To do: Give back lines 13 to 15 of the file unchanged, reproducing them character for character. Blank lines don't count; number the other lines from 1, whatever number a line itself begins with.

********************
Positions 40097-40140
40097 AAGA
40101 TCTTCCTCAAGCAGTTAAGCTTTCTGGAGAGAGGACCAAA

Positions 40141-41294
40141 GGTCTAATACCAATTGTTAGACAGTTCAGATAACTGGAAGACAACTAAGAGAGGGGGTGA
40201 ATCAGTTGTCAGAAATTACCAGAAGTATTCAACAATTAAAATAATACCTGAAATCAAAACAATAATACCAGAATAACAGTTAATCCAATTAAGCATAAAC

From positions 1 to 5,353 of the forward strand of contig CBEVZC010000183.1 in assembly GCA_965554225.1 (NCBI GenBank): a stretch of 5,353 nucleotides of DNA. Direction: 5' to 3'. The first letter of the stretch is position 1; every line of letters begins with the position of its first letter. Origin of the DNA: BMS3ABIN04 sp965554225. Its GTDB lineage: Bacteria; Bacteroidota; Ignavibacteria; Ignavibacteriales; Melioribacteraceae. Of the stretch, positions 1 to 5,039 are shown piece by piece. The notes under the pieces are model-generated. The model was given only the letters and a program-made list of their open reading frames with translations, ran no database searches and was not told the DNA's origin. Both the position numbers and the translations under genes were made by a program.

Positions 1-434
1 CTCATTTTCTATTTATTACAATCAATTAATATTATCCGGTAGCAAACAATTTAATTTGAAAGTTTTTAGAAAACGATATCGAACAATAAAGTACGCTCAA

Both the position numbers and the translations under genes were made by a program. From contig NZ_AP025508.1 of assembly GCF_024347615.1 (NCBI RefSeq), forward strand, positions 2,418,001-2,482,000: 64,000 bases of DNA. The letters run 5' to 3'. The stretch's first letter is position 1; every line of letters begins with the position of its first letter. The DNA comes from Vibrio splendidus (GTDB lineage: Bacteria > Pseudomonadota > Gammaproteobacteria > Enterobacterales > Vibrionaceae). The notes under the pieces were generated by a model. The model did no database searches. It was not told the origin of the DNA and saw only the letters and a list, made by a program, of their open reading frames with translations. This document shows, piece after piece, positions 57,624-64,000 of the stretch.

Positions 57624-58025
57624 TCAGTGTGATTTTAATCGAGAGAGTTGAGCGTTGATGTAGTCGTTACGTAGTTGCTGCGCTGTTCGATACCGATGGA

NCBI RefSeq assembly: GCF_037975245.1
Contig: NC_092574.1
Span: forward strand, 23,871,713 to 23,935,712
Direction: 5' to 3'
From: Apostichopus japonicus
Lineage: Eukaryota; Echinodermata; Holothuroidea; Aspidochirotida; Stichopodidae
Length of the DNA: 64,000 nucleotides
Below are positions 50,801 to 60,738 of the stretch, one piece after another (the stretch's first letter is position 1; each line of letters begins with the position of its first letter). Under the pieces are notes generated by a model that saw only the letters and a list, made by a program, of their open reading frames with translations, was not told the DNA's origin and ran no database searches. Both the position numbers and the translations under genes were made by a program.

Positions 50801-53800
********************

NCBI RefSeq assembly: GCF_037975245.1
Contig: NC_092574.1
Span: forward strand, 23,871,713 to 23,935,712